U.S. Health Care Transformation: Thwarted By A Glaring Omission?

08/09/2016 03:53 pm ET Updated Aug 12, 2016
Progress toward health care transformation in the US: Thwarted by the absence of a critical voice?
The Daily Beast: http://thebea.st/2aSISq9
Progress toward health care transformation in the US: Thwarted by the absence of a critical voice?

While scrolling news headlines, a ticker for a recent Washington Post blog by Philips: ‘The Changing face of healthcare’, caught my attention. As expected the article included discussions about our national shifts toward value-based health care and why doctors and our health care system must transition toward becoming more responsive and data-driven. As with many articles on this topic, it was devoid of the patient perspective — health care consumers. The direct patient perspective is chronically absent from deliberations about our health care system transformation and I believe this continued omission will ultimately thwart efforts to improve quality and reduce costs. Patient engagement is central to any strategy to transform our health care system. Why then don’t we consistently seek and incorporate direct patient ― particularly high-cost users’ ―  input about realistic approaches to health care innovation and transformation? What we would we learn if we did? I decided to chat about this with a few health care consumers.

During a health education session with low-income residents in Washington, DC, I posed a question to a room filled with middle-aged men and women, most of whom we would deem high-cost, high need users: ‘What would it take to convince you to stop using the emergency room and build a relationship with a primary care doctor?’. I learned three things. First, each of them had at least one negative interaction with the health care system which discouraged them from further engagement. They described dismissive doctors who make them feel as if they are on an assembly line and condescending and impatient health care staff who don’t actively listen to their concerns. Their comments applied to both inpatient and outpatient care. One person said, “Every person I know who went into the hospital sick, ended up dead. That’s why people don’t go”. These interactions and perceptions have eroded their confidence in our health care system as a place of compassion and healing. Consequently, for most of them, absent a dire situation, doctors and the health care system should be avoided.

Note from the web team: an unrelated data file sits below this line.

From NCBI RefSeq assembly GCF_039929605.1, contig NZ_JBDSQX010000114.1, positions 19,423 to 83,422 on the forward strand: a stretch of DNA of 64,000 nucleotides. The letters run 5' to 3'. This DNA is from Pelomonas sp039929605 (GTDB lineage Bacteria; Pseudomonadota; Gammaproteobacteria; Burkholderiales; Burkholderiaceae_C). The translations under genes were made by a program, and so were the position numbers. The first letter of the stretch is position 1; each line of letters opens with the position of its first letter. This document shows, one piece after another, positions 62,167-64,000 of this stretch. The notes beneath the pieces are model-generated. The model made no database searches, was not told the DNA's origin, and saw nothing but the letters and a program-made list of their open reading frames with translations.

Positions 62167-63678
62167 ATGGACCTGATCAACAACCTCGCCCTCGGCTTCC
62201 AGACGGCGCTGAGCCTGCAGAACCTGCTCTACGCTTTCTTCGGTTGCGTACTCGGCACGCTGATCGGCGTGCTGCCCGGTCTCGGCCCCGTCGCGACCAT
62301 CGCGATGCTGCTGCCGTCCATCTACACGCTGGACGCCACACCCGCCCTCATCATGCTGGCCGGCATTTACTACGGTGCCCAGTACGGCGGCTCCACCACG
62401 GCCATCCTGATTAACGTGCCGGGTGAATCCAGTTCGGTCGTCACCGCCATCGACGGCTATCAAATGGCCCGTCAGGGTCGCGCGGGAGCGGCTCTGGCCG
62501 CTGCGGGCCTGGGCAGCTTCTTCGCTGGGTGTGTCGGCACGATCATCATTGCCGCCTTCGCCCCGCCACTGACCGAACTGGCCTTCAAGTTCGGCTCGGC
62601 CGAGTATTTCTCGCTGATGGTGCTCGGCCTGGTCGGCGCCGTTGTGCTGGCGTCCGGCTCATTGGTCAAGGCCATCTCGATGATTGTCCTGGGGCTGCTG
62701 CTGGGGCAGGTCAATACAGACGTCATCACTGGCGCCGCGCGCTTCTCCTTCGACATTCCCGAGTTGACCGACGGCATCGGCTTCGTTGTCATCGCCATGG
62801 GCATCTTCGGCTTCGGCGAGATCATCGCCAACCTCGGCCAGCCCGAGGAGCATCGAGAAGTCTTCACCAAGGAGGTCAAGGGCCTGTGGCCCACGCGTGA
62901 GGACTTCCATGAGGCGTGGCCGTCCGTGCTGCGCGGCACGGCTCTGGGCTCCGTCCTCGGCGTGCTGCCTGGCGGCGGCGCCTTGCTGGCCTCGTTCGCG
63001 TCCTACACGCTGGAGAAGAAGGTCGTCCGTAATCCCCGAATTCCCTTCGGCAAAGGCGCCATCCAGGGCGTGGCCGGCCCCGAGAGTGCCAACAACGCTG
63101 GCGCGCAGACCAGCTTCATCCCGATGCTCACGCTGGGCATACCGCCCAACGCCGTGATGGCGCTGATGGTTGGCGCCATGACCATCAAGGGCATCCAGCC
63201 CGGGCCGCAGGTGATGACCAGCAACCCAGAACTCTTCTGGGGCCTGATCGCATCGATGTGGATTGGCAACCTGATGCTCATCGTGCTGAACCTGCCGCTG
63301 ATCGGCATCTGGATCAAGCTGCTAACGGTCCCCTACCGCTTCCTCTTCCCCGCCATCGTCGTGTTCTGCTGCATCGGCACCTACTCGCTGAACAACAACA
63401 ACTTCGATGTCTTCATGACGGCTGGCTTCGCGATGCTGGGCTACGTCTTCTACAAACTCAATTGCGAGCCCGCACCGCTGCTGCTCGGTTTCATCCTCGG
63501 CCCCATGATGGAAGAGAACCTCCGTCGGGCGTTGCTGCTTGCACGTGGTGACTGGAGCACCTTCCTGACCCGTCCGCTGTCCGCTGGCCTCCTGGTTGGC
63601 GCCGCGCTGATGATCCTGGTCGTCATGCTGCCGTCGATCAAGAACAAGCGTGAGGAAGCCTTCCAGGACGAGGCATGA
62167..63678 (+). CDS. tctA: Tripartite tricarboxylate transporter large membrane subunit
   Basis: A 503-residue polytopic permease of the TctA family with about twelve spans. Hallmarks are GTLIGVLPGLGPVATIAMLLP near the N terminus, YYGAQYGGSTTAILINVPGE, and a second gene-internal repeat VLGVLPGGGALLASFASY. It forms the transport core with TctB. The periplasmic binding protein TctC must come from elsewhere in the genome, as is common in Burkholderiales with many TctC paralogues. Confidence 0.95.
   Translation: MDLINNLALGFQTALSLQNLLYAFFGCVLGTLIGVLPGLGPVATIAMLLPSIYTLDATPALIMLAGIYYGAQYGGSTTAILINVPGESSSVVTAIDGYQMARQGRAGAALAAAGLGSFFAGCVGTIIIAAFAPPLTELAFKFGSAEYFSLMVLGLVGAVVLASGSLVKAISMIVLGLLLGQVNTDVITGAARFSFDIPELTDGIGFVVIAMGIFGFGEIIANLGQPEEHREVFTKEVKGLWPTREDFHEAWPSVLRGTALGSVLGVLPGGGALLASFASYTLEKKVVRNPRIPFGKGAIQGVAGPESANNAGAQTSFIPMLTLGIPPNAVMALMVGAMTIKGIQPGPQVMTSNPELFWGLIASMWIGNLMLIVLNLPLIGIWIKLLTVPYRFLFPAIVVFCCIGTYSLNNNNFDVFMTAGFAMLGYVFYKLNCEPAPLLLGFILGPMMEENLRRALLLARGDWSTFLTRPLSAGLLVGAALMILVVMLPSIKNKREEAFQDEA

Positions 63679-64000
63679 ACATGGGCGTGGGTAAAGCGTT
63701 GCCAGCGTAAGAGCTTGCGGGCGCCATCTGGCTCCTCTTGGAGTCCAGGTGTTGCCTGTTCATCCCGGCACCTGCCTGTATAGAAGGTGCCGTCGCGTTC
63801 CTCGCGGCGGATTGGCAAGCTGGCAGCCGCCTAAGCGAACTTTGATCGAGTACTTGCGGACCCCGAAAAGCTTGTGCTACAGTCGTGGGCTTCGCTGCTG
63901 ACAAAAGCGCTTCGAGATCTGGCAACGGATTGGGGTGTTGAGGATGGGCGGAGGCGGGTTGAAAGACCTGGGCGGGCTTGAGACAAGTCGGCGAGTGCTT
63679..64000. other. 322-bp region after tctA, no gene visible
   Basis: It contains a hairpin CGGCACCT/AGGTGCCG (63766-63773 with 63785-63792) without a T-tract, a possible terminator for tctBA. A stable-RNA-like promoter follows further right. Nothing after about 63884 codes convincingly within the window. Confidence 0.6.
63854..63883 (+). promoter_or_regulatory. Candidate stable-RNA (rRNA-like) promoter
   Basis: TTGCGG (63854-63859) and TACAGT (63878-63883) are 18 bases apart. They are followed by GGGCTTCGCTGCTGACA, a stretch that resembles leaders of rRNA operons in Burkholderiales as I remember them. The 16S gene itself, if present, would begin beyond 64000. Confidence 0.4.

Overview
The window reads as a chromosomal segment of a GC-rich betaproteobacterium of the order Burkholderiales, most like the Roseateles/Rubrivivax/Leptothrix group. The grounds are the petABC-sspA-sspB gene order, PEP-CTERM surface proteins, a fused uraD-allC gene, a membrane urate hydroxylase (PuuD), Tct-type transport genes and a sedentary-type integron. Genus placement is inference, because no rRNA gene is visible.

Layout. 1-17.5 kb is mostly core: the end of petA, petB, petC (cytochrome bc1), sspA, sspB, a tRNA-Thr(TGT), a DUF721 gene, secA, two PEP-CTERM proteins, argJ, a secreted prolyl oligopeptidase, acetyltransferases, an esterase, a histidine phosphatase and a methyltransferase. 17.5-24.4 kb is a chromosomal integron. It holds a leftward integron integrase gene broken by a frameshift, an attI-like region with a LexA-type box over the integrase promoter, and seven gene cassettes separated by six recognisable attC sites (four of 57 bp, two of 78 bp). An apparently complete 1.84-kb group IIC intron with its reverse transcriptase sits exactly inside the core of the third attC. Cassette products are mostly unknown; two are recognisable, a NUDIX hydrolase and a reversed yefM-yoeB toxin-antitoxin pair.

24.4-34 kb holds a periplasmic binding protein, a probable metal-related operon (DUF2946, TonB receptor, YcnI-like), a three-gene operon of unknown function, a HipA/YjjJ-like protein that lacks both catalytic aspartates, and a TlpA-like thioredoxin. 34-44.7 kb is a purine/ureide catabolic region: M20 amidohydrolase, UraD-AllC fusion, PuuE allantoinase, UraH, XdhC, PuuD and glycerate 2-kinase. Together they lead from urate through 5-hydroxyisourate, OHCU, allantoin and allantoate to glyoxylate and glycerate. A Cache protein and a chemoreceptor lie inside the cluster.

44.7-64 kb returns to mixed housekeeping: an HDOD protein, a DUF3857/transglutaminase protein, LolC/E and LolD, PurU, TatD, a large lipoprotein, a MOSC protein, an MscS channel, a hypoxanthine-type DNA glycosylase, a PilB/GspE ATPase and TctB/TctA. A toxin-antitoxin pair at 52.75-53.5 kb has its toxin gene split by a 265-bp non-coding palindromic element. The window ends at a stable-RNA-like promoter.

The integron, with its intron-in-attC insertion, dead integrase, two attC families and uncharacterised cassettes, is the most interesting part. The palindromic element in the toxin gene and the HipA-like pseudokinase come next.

Second, while they seemed aware of the relationship between preventive behaviors and good health, there was little personal acceptance of this connection when it came to their actions and preventing disease. For example, they shared stories of people they knew who delayed care for diabetes resulting in leg amputation yet none of them had recently been screened for diabetes nor had they consistently gone for annual physical or dental exams.

Finally, they told me in quite colorful language about their deep and penetrating distrust of the medical establishment. The discussion focused primarily on the relationship between doctors and the pharmaceutical industry. One person said, “It [doesn’t] matter why you go to see the doctor, you’re [going to] walk out with a handful of pills and the medicine makes you even sicker than you were before.” Another said, “the only reason doctors want to see patients is to get rich prescribing drugs people don’t need.” I was a bit astounded by the uniformity of their opinion that doctors are more concerned about pleasing and being compensated by the pharmaceutical industry than caring for them. Health care-related conspiracy theories and distrust are more pervasive than we acknowledge and are impacting patients’ willingness to engage in our health care system.

I have participated in countless public health and health policy conversations. The focus of these health care strategy and program implementation discussions have never been focused primarily on the types of issues raised by these consumers. Whether clinicians, policymakers, innovators, researchers or financial overseers, patients are our raison d’etre and their buy-in is imperative. Therefore, continued omission of their voices will thwart our progress. Addressing their feedback is daunting but we should not dismiss their concerns and suggestions because the solutions seem impractical. Until we strengthen our collaboration with health care consumers, directly acknowledge and consistently incorporate their perspectives into our strategies from conception to implementation, the transformation we seek will continue to elude us for decades on end.

CONVERSATIONS